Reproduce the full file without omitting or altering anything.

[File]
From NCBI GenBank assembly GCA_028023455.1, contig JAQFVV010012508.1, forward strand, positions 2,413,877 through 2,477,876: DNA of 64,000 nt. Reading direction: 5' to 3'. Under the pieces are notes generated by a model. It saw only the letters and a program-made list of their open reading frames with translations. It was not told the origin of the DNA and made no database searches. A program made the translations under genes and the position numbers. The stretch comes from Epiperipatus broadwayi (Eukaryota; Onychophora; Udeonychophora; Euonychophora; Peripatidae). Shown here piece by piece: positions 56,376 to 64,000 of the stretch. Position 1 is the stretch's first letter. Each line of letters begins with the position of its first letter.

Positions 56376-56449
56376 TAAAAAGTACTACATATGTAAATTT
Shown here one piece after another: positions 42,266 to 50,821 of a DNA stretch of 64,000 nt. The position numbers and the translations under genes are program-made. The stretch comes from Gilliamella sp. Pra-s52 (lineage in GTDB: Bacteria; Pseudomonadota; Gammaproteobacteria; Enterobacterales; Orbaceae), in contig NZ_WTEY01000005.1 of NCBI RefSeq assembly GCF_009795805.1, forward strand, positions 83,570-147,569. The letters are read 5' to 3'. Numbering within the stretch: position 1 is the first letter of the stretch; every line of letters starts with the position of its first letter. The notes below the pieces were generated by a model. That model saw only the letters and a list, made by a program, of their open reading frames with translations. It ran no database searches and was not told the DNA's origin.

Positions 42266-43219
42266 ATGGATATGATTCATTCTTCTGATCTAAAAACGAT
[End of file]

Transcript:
From NCBI GenBank assembly GCA_028023455.1, contig JAQFVV010012508.1, forward strand, positions 2,413,877 through 2,477,876: DNA of 64,000 nt. Reading direction: 5' to 3'. Under the pieces are notes generated by a model. It saw only the letters and a program-made list of their open reading frames with translations. It was not told the origin of the DNA and made no database searches. A program made the translations under genes and the position numbers. The stretch comes from Epiperipatus broadwayi (Eukaryota; Onychophora; Udeonychophora; Euonychophora; Peripatidae). Shown here piece by piece: positions 56,376 to 64,000 of the stretch. Position 1 is the stretch's first letter. Each line of letters begins with the position of its first letter.

Positions 56376-56449
56376 TAAAAAGTACTACATATGTAAATTT
Shown here one piece after another: positions 42,266 to 50,821 of a DNA stretch of 64,000 nt. The position numbers and the translations under genes are program-made. The stretch comes from Gilliamella sp. Pra-s52 (lineage in GTDB: Bacteria; Pseudomonadota; Gammaproteobacteria; Enterobacterales; Orbaceae), in contig NZ_WTEY01000005.1 of NCBI RefSeq assembly GCF_009795805.1, forward strand, positions 83,570-147,569. The letters are read 5' to 3'. Numbering within the stretch: position 1 is the first letter of the stretch; every line of letters starts with the position of its first letter. The notes below the pieces were generated by a model. That model saw only the letters and a list, made by a program, of their open reading frames with translations. It ran no database searches and was not told the DNA's origin.

Positions 42266-43219
42266 ATGGATATGATTCATTCTTCTGATCTAAAAACGAT